Rom 1:26 For this cause God gave them up unto vile passions: for their women changed the natural use into that which is against nature:
Rom 1:27 and likewise also the men, leaving the natural use of the woman, burned in their lust one toward another, men with men working unseemliness, and receiving in themselves that recompense of their error which was due.

I mean, what is the “natural use” of women? For starters, that sounds an awful lot like women are commodities for men. (In the Bible?!? I know–you’re shocked.) It’s also hard to say if the “natural use of passion” necessarily refers to sexual acts. What if it refers to romantic love?

But I don’t really want to get into the whole “lesbians are off the hook” argument, because that’s counterproductive.

Really, my main question is this: do religious folk who denounce homosexuality on the basis of immorality do so only from a scriptural standpoint? (Again, I’m speaking here mostly of Christians, since my personal knowledge is only of potential support in the Bible, but I assume non-Christians with similar feelings have interpreted their own holy texts to the same end.)

If they do, why? I mean, what makes a book someone’s only moral compass? The Bible condones an awful lot of things that American society (among others) now widely condemns. You know, women as property, people as property, sleeping with your niece (okay, not specifically condoned, but also the only form of incest not specifically prohibited)…

It also just seems odd to me that someone could consider things like murder wrong only because the Bible said so. I had a pretty firm anti-murder stance from a young age, and well before I’d read any scripture. I also felt guilty about filching from my dad’s change jar before I’d even heard of the Commandments.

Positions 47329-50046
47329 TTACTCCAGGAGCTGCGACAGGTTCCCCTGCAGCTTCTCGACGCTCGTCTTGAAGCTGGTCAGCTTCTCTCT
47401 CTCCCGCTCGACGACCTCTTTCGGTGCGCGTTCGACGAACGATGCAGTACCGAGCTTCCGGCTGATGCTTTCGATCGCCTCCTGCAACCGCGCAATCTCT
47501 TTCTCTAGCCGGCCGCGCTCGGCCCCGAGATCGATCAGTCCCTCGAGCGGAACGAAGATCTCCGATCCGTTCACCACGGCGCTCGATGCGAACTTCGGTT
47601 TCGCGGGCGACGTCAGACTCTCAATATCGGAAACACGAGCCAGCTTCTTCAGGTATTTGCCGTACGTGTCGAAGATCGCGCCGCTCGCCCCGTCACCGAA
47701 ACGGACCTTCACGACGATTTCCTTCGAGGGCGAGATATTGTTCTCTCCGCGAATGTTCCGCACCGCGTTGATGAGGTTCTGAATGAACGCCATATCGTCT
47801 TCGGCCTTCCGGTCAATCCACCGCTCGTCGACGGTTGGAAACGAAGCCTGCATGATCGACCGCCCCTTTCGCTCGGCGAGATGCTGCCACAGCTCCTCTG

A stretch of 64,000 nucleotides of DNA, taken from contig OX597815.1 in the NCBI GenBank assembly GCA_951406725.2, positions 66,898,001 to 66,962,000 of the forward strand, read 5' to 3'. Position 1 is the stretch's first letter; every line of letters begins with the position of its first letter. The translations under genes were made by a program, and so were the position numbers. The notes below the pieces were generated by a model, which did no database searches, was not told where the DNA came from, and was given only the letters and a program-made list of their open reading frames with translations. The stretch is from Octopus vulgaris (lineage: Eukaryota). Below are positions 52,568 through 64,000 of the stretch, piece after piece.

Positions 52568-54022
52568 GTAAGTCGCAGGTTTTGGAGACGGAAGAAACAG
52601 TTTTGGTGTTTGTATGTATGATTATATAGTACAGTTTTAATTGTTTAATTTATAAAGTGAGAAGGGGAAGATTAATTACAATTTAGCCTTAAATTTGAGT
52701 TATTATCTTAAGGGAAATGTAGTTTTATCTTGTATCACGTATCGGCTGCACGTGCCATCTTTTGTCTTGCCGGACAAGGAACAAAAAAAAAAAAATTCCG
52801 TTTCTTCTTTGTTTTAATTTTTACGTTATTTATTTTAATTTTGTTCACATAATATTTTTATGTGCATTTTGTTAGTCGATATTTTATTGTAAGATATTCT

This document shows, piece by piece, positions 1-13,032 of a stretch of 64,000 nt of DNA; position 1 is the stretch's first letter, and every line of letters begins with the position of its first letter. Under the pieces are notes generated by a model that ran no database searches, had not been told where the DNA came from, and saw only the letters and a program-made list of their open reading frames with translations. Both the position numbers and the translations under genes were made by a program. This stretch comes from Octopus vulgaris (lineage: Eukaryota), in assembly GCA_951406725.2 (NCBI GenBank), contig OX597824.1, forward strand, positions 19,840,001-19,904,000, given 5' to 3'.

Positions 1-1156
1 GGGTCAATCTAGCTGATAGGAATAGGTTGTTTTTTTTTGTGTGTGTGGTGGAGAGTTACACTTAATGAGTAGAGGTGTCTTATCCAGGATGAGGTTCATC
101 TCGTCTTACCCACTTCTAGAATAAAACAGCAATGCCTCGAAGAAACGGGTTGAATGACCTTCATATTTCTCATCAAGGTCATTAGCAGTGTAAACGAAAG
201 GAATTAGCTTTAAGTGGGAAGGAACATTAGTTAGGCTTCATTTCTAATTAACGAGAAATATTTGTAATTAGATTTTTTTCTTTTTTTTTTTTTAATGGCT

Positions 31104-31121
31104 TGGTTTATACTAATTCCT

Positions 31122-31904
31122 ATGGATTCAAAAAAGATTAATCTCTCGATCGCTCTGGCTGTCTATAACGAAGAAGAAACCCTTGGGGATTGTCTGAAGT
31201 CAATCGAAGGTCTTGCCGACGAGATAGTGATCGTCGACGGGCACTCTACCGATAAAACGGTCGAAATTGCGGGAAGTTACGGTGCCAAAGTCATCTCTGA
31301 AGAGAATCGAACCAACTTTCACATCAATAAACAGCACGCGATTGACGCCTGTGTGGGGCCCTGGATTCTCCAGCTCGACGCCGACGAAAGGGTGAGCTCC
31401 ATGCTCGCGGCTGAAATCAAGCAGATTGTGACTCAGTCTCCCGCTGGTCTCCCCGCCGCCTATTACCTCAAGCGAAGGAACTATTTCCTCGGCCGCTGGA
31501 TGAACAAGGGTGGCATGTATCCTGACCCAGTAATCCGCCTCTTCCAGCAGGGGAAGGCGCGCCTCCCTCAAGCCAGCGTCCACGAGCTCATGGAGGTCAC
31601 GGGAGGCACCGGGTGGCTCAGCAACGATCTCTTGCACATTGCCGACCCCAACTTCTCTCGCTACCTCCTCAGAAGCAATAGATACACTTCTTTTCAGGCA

Anyway, I don’t have any major point here, except that I’m tired of being considered inherently immoral due simply to my chosen sexual partner’s gender. Because that’s what it really boils down to–denouncers of homosexuality privilege the sexual act over everything else, and use it as the cornerstone of “the homosexual lifestyle” and “the homosexual agenda.” This is the root of the ol’ “love the sinner, hate the sin” fallback position. Forget homosexuals who choose abstinence. Forget homosexuals who never engage in penetrative sex (sodomy or otherwise). Forget homosexuals who never find a sexual partner.

I just don’t understand. I don’t assume that a heterosexual’s morality is tied solely to his or her choice of sexual partners. Knifing someone in an alley or devoting your life to ending poverty or embezzling or feeding the hungry has nothing to do with doin’ it missionary style. So why do so many people think otherwise?

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4 Responses to John 3:16

  1. cindy says:

    Why did I never know that you’ve accepted Jesus Christ as your personal savior? You KNOW how obsessed I am with the Bible.

  2. pandanose says:

    ‘Cause I’m a closeted Christian. Well, was.

  3. nobody special says:

    Maybe check out a chapter titled “Homophobia and
    Heterosexism in the Black Church and Community” in Kelly Brown Douglas’ book Sexuality and the Black Church: A Womanist Perspective. I suspect there’s a good deal out there backing your contention that the Bible is being misconstrued as the sole basis for homophobic vitriol, but douglas talks specifically about how black communities are derailing their own liberation project by falling into that false rationale. She also wants, nevertheless, to preserve a liberation theology…

  4. pandanose says:

    Thanks for the tip! Reading suggestions are always appreciated, even if I have to finish the world’s most boring textbooks (Reference and Evaluation) before I can get to something interesting.